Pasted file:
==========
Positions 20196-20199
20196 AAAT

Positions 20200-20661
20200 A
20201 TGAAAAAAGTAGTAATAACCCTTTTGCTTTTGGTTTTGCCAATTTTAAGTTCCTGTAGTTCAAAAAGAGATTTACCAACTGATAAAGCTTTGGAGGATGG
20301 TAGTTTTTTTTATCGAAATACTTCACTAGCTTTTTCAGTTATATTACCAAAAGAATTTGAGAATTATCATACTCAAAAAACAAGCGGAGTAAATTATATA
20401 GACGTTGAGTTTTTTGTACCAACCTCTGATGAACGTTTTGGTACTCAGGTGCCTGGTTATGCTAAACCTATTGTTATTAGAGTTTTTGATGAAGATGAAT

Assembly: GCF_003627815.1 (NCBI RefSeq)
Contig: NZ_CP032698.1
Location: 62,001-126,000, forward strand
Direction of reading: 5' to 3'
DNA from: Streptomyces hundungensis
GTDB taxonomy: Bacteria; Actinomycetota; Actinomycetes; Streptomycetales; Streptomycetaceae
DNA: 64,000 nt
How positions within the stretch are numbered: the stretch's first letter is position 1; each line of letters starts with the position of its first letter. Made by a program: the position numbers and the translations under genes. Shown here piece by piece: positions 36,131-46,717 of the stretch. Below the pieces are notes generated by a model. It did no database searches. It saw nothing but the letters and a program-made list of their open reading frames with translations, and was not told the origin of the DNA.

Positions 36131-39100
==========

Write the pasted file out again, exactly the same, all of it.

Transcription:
Positions 20196-20199
20196 AAAT

Positions 20200-20661
20200 A
20201 TGAAAAAAGTAGTAATAACCCTTTTGCTTTTGGTTTTGCCAATTTTAAGTTCCTGTAGTTCAAAAAGAGATTTACCAACTGATAAAGCTTTGGAGGATGG
20301 TAGTTTTTTTTATCGAAATACTTCACTAGCTTTTTCAGTTATATTACCAAAAGAATTTGAGAATTATCATACTCAAAAAACAAGCGGAGTAAATTATATA
20401 GACGTTGAGTTTTTTGTACCAACCTCTGATGAACGTTTTGGTACTCAGGTGCCTGGTTATGCTAAACCTATTGTTATTAGAGTTTTTGATGAAGATGAAT

Assembly: GCF_003627815.1 (NCBI RefSeq)
Contig: NZ_CP032698.1
Location: 62,001-126,000, forward strand
Direction of reading: 5' to 3'
DNA from: Streptomyces hundungensis
GTDB taxonomy: Bacteria; Actinomycetota; Actinomycetes; Streptomycetales; Streptomycetaceae
DNA: 64,000 nt
How positions within the stretch are numbered: the stretch's first letter is position 1; each line of letters starts with the position of its first letter. Made by a program: the position numbers and the translations under genes. Shown here piece by piece: positions 36,131-46,717 of the stretch. Below the pieces are notes generated by a model. It did no database searches. It saw nothing but the letters and a program-made list of their open reading frames with translations, and was not told the origin of the DNA.

Positions 36131-39100